An archive review from The Gingold Files.

By Michael Gingold · November 11, 2019, 7:30 PM EST

Editor's Note: This was originally published for FANGORIA on November 11, 2010, and we're proud to share it as part of The Gingold Files.

For fans of Stevan Mena’s accomplished, classical 2004 slasher opus Malevolence, his prequel Bereavement is worth the long wait. For those unfamiliar with Malevolence, you don’t need to have seen that film to appreciate this one.

What those familiar with Malevolence may not expect is how grisly the follow-up feature gets. Its production company isn’t called Crimson Films for nothing; while writer/director Mena goes for the same slow burn of tension as in his first movie, the punchlines in Bereavement are far bloodier. If Malevolence played like a salute to the shadowy suspense of John Carpenter’s Halloween, Bereavement’s excesses seem more informed by Friday the 13th, albeit with a more complex plot.

Bereavement is partially the story of Martin Bristol, the deranged villain of Malevolence whom we first meet as a young boy in 1989 Minersville, Pennsylvania. (Marco Cappetta’s cinematography on PA locations gives the movie’s events a palpable rural atmosphere that’s one of the film’s key assets.) No sooner have we learned that little Martin has a physiological disorder that makes him incapable of feeling pain than he is abducted by a local nutcase named Graham Sutter (Brett Rickaby, the jailed crazy in The Crazies). Cut to five years later, and Sutter has been raising and serving as a twisted father figure to Martin in the abandoned slaughterhouse he calls home, “teaching” the boy his practice of kidnapping, stringing up and murdering young women.

And who should come jogging along past the slaughterhouse—where she catches a glimpse of Martin peeking out a half-shattered window—but Allison (Alexandra Daddario), a 17-year-old who has recently come to stay with her uncle Jonathan (Michael Biehn), aunt Karen (Basket Case 2’s Kathryn Meisle) and their little daughter Wendy down the road. Allison’s been troubled since the deaths of her parents that led her to make the move, and acts out a bit by getting a thing going with local boy-from-the-wrong-side-of-the-tracks William (Nolan Gerard Funk). He lives in a trailer with his embittered, wheelchair-bound dad Ted (John Savage)—so you can see there’s a whole lotta family dysfunction goin’ on, and it becomes a key theme of Mena’s narrative. (Make what you will of the fact that he cast twins Peyton and Spencer List as sweet little Wendy and the damaged Martin.)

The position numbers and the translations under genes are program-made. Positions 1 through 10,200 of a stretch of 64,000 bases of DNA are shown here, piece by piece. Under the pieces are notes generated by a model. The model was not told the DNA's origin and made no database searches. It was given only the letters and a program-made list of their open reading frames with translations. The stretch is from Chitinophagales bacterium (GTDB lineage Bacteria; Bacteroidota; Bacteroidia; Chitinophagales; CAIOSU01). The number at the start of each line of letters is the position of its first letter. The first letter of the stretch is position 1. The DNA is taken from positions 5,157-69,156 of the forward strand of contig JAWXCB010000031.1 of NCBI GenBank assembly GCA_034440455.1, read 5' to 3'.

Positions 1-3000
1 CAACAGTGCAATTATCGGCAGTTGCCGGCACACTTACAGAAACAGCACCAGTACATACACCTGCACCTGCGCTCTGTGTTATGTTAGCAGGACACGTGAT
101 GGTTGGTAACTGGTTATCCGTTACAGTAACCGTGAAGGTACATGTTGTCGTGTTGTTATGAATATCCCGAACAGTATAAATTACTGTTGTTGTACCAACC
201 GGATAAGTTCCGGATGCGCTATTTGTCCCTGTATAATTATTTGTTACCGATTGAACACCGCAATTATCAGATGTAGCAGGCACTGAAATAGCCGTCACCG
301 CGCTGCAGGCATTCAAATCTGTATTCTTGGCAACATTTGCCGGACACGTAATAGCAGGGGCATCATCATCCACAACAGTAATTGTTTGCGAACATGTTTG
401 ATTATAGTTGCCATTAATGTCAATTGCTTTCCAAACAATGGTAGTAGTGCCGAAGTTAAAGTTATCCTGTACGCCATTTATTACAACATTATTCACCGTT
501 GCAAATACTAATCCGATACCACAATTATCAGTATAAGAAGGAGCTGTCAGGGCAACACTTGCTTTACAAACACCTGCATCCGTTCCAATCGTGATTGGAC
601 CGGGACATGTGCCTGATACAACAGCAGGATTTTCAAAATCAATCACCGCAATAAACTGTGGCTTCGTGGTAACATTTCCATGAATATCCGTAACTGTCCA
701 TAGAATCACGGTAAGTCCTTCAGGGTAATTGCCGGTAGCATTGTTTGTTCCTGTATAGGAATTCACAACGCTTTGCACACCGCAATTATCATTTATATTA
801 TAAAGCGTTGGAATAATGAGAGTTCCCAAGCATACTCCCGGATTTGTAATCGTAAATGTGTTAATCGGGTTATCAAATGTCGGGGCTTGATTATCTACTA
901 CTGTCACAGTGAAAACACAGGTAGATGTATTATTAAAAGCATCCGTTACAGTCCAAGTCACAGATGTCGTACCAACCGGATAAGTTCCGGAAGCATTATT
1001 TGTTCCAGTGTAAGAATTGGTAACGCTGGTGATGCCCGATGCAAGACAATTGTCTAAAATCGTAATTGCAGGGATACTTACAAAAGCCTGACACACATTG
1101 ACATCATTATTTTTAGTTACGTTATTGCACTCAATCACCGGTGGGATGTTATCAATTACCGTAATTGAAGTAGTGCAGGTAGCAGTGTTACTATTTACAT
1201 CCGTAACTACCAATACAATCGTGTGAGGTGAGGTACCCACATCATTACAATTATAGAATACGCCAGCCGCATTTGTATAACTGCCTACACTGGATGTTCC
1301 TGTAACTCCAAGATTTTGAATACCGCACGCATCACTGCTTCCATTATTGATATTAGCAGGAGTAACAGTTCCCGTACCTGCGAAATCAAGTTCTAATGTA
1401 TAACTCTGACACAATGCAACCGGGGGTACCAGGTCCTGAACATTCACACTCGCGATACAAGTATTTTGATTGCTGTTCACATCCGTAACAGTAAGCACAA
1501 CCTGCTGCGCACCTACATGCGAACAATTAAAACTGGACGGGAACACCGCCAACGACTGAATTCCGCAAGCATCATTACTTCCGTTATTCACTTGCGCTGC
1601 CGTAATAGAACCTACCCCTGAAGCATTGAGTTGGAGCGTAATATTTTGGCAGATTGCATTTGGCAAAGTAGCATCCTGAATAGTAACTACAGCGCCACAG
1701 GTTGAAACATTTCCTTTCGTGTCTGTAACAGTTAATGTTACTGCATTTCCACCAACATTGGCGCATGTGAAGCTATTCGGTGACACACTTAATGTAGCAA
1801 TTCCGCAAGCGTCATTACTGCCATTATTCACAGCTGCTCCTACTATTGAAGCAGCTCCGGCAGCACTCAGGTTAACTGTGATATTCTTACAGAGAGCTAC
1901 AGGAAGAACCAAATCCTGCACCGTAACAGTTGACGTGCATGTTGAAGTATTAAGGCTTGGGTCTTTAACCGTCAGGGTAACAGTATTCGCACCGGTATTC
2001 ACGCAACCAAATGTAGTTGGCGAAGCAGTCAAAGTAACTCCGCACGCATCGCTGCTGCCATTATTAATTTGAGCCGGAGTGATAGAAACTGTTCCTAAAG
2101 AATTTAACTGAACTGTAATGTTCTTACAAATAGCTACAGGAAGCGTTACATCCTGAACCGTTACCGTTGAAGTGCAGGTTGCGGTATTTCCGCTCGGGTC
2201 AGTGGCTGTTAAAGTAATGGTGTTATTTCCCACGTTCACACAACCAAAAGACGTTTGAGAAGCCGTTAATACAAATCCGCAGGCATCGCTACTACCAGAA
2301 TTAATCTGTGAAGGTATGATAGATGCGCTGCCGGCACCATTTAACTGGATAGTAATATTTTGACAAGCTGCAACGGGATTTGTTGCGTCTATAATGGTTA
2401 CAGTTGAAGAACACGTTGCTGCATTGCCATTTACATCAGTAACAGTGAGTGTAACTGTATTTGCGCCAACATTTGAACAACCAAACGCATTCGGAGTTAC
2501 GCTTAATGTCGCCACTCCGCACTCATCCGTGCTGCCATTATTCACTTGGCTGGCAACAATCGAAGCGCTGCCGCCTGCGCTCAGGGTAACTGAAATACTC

Clearly Allison is headed on a collision course with Sutter and Martin, but for a good portion of Bereavement’s running time, the two storylines run on parallel tracks that only briefly intersect. That common motif of unstable parent/child relationships helps keep the first hour from feeling like two separate movies in one, and each of the dual plots holds the attention in and of itself, thanks in no small part to the performances. Rickaby gives good crazy and Spencer List makes a strong impression as the silently suffering Martin, while Biehn brings authority and occasional sensitivity to Jonathan. Daddario, recently seen in The Lightning Thief, is quite convincing as the teen heroine, who sports remarkable cleavage for her age—which is showcased by the camera at every opportunity, though actual nudity or sex isn’t part of Mena’s package.

The filmmaker exhibits no such restraint when it comes to the violence once Allison’s curiosity about Martin gets the better of her. While the splatter doesn’t venture into over-the-top, gratuitous territory, Mena nonetheless splashes the blood around with gusto (surprisingly, there’s no credit for the key makeup FX), and even more significantly, he’s positively ruthless about dispatching his characters. A key scene about halfway through Bereavement makes it clear that no one’s safe, and the lengthy setup during which we’ve gotten to know Allison, her family and friends pays off in some seriously distressing situations when they’re imperiled later on. A couple of moments of bad judgment on Allison’s part aside, Bereavement’s climax is gripping and frightening.

The closing shots make it clear that, true to its title, Mena intends Bereavement to be a tragedy in the final analysis as well as a horror film. That he succeeds is a testament to his naturalistic and people-based approach, a refreshing alternative to the in-your-face, impersonal “style” of many other recent psycho films. Those who admired Malevolence will find their patience for this prequel rewarded (especially if they stay to the very end of the final credits), and will be anxious to see where Mena goes in the last of this planned trilogy.